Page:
TOTAL Reduces Scope of South African Gas Project, Excludes ‘Marine Protected Areas’ - Africa’s premier report on the oil, gas and energy landscape.

TOTAL Reduces Scope of South African Gas Project, Excludes ‘Marine Protected Areas’

French major TOTALEnergies has voluntarily reduced the scope of the license application for natural gas production offshore South Africa, the company says in a response to environmental activist groups.

TOTAL says it has done so “by excluding the area currently classified by the South African authorities as a protected marine area”.

The company did not disclose how much of the natural gas volumes will be impacted by the curb, or what shape the scope reduction will take.

Application for production licence for Block 11B/12B in the deepwater Outeniqua Basin, 175km offshore off the coast of the Western Cape, was made on September 5, 2022, three years after TOTAL discovered massive deposits of gas and condensate in the block with the Brulpadda-1 well, drilled in 2019.

In October 2022, Netherlands based The Bloom association for the protection of the oceans and the South African non-governmental organization (NGO), The Green Connection, launched an international petition against the development of the Brulpadda-Liuperd project, which is primarily intended to supply 200Million standard cubic feet per day (200MMscf/d) to a Gas to Liquids (GTL) Plant operated by the state hydrocarbon firm PetroSA, in Mossel Bay in the Western Cape.

“I can confirm that TOTALEnergies EP South Africa and its partners applied for a production license on September 5, 2022 following which an environmental and societal impact assessment was initiated, in accordance with South African regulations”, Patrick Pouyanne, the CEO wrote in a letter responding to Bloom and The Green Connection. “This assessment will provide a detailed description of the project’s economic, social and environmental impacts, the measures planned to preserve the environment, and the related social and economic benefits. A survey has been launched to map the marine species, including, potentially, marine mammals, to model the potential impact of production activities (especially noise) and to define any measures to be taken”, Pouyanne wrote.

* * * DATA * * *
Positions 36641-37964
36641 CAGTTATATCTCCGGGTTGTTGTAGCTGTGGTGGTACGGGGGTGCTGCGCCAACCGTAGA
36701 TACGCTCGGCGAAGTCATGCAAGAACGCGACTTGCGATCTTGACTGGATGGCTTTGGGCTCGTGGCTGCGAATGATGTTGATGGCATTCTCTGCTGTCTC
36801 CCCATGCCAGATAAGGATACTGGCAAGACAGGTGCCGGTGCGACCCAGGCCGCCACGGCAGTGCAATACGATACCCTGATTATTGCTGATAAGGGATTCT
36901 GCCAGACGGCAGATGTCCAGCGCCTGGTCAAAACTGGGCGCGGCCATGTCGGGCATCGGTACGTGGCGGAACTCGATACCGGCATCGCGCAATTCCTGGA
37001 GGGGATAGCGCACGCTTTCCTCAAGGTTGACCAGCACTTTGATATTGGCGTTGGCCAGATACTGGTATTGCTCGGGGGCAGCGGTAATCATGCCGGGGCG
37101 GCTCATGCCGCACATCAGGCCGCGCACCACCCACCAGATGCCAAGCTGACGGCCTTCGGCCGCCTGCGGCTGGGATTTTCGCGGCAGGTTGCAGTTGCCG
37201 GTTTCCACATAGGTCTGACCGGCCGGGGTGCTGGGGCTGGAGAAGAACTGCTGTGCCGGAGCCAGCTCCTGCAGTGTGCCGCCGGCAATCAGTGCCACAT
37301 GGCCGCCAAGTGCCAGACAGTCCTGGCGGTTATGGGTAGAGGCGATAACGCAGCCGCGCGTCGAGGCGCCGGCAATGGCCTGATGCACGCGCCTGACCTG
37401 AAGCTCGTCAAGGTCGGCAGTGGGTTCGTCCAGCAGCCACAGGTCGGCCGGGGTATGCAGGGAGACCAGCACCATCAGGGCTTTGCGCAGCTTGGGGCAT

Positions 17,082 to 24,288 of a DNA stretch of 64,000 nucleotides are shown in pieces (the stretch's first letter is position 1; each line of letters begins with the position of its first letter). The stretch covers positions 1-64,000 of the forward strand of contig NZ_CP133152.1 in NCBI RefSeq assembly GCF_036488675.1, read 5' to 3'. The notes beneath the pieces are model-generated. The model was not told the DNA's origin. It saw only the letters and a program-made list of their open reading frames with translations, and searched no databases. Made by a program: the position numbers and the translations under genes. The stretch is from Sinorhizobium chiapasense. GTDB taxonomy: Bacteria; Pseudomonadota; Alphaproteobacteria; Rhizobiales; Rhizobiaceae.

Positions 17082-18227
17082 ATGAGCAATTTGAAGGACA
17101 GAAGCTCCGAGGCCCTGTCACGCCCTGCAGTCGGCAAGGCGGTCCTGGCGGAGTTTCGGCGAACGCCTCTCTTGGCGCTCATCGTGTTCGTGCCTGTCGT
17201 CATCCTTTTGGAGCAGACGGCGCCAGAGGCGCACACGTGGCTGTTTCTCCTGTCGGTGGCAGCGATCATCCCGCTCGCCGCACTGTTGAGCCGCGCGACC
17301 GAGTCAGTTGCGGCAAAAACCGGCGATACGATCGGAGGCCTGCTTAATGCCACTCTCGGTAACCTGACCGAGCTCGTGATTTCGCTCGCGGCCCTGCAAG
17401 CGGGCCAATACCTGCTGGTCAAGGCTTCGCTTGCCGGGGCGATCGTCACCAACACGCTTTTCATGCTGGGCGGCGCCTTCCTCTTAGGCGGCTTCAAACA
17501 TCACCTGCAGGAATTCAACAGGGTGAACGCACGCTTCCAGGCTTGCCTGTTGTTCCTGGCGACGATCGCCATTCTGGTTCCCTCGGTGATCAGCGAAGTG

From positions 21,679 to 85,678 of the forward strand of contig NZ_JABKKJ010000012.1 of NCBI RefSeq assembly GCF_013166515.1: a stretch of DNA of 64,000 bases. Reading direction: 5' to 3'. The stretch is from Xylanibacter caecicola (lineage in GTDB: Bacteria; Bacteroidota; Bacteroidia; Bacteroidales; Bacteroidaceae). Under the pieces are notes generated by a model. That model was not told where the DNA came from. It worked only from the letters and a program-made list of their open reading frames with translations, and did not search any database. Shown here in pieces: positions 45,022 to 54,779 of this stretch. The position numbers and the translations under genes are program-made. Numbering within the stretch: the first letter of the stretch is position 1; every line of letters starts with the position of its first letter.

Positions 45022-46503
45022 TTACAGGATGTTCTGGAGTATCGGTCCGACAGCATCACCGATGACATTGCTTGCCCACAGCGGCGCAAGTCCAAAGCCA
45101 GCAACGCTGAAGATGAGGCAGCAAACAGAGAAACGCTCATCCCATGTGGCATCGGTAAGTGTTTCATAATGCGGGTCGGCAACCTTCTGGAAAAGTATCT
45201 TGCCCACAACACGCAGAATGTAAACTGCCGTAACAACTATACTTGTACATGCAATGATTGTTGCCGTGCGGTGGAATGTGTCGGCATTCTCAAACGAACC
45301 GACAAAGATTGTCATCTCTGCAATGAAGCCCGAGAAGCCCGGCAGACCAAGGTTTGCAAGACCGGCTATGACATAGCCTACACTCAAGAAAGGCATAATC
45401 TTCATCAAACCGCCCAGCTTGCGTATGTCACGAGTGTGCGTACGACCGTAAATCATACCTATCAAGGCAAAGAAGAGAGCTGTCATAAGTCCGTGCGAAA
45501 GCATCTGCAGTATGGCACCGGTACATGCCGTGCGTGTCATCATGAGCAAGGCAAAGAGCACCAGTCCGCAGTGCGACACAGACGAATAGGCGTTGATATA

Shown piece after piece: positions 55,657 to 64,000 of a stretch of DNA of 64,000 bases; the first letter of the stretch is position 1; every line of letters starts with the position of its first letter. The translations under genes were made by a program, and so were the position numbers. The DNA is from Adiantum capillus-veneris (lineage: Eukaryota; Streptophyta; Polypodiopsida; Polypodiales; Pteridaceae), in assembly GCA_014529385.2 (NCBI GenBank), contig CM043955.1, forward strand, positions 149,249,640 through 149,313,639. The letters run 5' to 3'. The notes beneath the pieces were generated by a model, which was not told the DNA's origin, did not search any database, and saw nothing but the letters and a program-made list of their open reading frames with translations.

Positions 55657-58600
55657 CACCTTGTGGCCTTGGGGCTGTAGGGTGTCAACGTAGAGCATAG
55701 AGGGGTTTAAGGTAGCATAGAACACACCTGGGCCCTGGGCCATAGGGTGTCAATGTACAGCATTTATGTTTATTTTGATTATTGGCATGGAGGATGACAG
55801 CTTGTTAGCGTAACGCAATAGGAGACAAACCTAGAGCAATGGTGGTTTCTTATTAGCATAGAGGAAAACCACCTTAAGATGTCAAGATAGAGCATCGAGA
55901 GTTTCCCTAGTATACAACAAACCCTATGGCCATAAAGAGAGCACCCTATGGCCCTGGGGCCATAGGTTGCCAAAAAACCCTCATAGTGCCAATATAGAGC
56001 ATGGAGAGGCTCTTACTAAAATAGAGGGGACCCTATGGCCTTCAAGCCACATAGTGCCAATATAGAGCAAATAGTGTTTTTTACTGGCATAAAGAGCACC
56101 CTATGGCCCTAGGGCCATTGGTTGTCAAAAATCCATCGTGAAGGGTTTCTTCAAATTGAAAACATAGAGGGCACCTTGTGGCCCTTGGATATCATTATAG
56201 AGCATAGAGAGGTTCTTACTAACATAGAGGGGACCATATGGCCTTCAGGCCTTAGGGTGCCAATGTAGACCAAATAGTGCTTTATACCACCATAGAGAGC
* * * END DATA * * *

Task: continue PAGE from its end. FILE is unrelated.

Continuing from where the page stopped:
“I would also like to stress that TOTALEnergies E&P South Africa has already voluntarily reduced the scope of the license application by excluding the area currently classified by the South African authorities as a protected marine area”, Pouyanne disclosed.

“Under South African regulations, an information and consultation process on the environmental and societal impact assessment is mandatory. The first public meeting will be held in late 2022, and all stakeholders will be invited to participate. Their observations, expectations and concerns will be considered, including through socio-economic development initiatives.

“Concerning the project’s contribution to reducing greenhouse gas emissions, I would emphasize that this project is expected to supply gas to the South African domestic market. South Africa’s economy is still predominantly based on coal, which accounts for 80% of its current electricity generation. Access to energy, and in particular meeting the growing demand for electricity, is a major concern in South Africa, where load shedding and power cuts have been an almost daily occurrence for nearly 15 years and where air pollution from fine particles linked to coal burning is frequent. The use of gas to replace coal combustion for electricity generation halves CO2 emissions and drastically reduces air pollution. The atmosphere will benefit from the avoided emissions made possible by this gas development project”.

Pouyanne’s letter noted that that TOTAL is positioning itself In South Africa “to contribute to the evolution of the country’s energy mix as part of a just transition that will require a move away from coal, a sharp increase in renewable energies, and the use of gas as a transition fuel”.

 

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